How To Cure A Cold by Mark Twain, 1863
The magic trick:
Writing with an original voice and perspective
These early Mark Twain stories are pretty silly. They’re barely stories at all – more comic riffs, really.
But they have a voice. I’m not well-versed enough to say for sure whether it’s a purely original voice. Seems pretty original to me, though. It seems like the start of a particularly western American character entering the literary scene.
And that’s quite a trick on Twain’s part.
The first time I began to sneeze, a friend told me to go and bathe my feet in hot water and go to bed. I did so. Shortly afterward, another friend advised me to get up and take a cold shower-bath. I did that also. Within the hour, another friend assured me that it was policy to “feed a cold and starve a fever.” I had both. So I thought it best to fill myself up for the cold, and then keep dark and let the fever starve awhile.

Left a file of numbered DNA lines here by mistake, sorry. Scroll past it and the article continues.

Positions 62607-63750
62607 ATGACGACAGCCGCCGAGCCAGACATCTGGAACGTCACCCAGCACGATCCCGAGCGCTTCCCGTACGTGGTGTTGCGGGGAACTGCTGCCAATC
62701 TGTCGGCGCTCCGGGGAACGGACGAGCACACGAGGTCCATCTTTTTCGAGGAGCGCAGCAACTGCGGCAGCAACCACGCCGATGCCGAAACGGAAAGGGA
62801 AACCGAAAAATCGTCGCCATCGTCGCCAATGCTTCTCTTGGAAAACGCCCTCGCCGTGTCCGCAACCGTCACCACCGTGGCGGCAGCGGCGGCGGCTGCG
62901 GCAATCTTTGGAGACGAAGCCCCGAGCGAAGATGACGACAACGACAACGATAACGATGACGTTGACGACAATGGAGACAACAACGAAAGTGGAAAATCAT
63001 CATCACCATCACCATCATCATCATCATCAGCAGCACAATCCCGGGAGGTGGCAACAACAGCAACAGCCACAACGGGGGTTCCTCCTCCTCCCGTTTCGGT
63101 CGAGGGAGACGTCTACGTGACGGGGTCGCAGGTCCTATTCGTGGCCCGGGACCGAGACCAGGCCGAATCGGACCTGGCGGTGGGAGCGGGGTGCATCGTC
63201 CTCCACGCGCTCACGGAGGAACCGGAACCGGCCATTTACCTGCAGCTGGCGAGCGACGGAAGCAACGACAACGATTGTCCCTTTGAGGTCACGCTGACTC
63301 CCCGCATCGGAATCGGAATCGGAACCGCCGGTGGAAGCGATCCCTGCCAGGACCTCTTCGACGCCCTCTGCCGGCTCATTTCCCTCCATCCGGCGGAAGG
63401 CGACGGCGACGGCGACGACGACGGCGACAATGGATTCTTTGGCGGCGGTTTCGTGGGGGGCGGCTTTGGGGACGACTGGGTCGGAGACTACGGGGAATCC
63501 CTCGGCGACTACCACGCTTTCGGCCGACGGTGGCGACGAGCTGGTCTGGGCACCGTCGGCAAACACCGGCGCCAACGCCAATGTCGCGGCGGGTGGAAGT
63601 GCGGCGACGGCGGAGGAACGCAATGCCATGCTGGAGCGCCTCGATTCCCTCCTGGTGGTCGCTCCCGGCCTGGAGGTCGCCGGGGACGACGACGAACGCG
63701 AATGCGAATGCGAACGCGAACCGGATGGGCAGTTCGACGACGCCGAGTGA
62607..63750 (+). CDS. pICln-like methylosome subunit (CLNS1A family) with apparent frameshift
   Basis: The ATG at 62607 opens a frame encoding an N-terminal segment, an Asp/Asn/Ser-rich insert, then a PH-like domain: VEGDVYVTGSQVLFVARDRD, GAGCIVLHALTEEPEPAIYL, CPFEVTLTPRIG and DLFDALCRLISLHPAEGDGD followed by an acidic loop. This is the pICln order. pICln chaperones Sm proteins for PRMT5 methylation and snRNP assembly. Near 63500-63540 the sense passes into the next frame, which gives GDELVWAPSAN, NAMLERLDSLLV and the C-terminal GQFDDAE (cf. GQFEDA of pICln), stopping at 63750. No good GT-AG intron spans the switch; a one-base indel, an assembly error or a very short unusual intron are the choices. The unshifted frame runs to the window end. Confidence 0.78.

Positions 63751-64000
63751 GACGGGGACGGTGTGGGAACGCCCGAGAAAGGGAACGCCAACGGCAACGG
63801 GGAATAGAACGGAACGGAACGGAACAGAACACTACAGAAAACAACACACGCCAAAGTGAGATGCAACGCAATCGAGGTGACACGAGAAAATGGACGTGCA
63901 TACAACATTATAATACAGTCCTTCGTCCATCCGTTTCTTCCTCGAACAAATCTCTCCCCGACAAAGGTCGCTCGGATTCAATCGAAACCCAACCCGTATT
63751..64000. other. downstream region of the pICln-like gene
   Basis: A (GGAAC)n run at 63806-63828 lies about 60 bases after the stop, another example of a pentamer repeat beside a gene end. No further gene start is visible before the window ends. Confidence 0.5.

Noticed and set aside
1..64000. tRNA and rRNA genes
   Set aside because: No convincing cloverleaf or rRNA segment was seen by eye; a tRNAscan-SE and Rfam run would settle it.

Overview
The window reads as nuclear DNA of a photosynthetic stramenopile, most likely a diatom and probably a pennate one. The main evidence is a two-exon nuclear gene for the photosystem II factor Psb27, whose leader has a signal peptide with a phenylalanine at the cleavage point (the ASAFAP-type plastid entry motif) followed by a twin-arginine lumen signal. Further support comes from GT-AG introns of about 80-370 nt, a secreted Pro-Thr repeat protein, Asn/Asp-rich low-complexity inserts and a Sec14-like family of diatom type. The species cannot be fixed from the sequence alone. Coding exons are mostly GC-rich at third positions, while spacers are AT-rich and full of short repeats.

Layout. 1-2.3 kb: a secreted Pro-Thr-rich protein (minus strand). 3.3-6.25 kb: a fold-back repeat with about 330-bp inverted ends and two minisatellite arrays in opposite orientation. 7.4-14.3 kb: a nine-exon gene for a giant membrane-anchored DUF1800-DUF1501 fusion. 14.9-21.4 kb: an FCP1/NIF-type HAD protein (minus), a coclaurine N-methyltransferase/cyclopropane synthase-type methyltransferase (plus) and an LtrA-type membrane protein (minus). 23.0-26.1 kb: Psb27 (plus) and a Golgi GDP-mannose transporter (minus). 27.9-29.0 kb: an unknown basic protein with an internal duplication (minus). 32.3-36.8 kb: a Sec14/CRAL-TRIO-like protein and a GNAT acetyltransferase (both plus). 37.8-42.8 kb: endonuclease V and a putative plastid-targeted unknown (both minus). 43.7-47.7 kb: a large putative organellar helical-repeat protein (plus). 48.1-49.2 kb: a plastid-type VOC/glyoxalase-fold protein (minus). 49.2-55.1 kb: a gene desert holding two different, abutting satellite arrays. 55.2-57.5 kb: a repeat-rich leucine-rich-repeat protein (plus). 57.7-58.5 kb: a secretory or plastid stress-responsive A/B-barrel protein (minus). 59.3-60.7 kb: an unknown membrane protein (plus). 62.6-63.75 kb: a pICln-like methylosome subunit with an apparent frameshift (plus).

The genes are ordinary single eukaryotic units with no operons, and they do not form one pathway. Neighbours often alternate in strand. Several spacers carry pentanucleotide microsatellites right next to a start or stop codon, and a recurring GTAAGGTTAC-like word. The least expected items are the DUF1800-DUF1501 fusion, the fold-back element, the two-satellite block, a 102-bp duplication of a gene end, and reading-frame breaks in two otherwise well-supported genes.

In a case of, this kind, I seldom do things by halves; I ate pretty heartily; I conferred my custom upon a stranger who had just opened his restaurant that morning; he waited near me in respectful silence until I had finished feeding my cold, when he inquired if the people about Virginia City were much afflicted with colds? I told him I thought they were. He then went out and took in his sign.
Subscribe to the Short Story Magic Tricks Monthly Newsletter to get the latest short story news, contests and fun.